The changes include shortening mandatory minimum sentences for some nonviolent drug offenses and changing the “three strikes” penalty to 25 years from life in prison. They would give judges greater ability to use so-called safety valves to sidestep mandatory minimums in some cases. And the bill would clarify that the so-called stacking mechanism making it a federal crime to possess a firearm while committing another crime, like a drug offense, should apply only to individuals who have previously been convicted.
It would also extend retroactively a reduction in the sentencing disparity between crack and powder cocaine signed into law in 2010, which could affect thousands of drug offenders serving lengthy sentences for crack-cocaine offenses, which were dealt with far more harshly than the same crimes involving powder cocaine. That disparity hit black Americans hard while letting many white drug dealers off with lighter punishments.
The other half of the proposed bill creates a suite of incentives and new programs aimed at reducing recidivism rates, as well as provisions to improve conditions for incarcerated women.
The changes have attracted a broad and unusual group of supporters, such as the billionaire conservative brothers Charles G. and David H. Koch and the American Civil Liberties Union, who view similar changes on the state level as successful models for federal policy. Advocates on the right see an opportunity to begin to cut into the high costs of the nation’s 2.2 million-person prison population. On the left, the current sentencing laws are thought to have unfairly incarcerated a generation of young men, particularly African-American men, for drug and other nonviolent offenses.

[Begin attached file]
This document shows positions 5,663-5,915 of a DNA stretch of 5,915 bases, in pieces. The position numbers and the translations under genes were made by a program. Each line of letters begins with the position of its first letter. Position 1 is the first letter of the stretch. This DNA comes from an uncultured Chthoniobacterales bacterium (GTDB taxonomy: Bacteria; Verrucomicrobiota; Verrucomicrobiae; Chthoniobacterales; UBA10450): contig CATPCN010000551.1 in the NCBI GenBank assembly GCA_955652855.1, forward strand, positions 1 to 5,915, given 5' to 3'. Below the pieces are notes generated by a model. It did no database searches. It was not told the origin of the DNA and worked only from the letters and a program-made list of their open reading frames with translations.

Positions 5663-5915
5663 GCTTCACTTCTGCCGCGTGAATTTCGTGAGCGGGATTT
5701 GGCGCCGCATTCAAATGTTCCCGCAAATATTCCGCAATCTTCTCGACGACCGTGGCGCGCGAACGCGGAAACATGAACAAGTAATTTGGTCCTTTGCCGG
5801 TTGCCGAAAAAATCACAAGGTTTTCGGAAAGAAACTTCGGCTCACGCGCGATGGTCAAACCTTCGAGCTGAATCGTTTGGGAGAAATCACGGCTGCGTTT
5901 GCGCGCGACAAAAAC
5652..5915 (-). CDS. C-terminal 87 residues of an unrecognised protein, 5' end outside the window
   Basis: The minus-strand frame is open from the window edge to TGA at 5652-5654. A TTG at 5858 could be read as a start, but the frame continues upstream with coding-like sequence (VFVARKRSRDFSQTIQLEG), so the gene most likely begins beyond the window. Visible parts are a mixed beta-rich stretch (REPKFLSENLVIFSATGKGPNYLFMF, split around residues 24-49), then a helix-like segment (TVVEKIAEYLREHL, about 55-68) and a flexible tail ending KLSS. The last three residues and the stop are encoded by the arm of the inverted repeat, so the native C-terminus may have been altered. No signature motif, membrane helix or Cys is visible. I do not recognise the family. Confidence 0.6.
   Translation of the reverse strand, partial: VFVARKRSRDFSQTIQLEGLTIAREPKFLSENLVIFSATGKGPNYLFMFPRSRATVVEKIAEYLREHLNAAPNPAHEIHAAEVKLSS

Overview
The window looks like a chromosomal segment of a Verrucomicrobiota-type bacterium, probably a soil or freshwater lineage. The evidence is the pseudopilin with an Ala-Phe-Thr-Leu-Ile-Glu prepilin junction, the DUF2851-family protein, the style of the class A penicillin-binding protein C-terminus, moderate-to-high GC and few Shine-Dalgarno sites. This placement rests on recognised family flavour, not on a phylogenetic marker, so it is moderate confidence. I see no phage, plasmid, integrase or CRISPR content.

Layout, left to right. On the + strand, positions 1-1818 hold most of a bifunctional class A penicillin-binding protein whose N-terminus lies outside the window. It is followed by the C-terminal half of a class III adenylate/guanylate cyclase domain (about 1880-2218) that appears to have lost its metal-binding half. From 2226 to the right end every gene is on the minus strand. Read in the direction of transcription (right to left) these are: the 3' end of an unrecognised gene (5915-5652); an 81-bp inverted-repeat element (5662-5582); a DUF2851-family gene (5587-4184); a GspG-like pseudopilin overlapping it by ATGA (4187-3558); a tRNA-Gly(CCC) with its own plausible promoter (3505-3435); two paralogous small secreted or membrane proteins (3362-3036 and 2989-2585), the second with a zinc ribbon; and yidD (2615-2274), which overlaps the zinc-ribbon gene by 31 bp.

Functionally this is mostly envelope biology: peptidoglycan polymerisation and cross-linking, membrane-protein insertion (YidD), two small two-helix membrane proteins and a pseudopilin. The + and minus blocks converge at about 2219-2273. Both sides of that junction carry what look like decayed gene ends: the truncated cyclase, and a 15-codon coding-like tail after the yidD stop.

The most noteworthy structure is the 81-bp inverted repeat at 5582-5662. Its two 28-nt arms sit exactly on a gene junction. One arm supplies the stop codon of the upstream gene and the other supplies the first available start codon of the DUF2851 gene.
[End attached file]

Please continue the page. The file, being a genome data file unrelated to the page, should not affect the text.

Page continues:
The Fraternal Order of Police, the country’s largest police organization, said last Friday that it would support the bill, and the National Sheriffs’ Association appeared to have dropped some previous objections after exceptions were made to block certain fentanyl offenders from eligibility for “good-time credits” included in the prison overhaul portion of the bill.
But powerful pockets of opposition remain among some law enforcement officials and conservative lawmakers like Senator Tom Cotton of Arkansas, who argue that sentencing changes like those proposed pose a risk to public safety. These opponents lost a powerful ally within the administration when Mr. Trump fired his attorney general, Jeff Sessions, last week. Mr. Sessions’s temporary replacement, Matthew G. Whitaker, has signaled that he is more open to the changes.
Mr. Trump himself is leery of appearing weak on crime, and he has been susceptible to arguments from opponents of a sentencing overhaul that endorsing one could arm his critics. Still, Mr. Kushner has pressed the issue for months, and some of the president’s advisers say they think the effort could help improve his anemic standing with African-American voters, even if only marginally.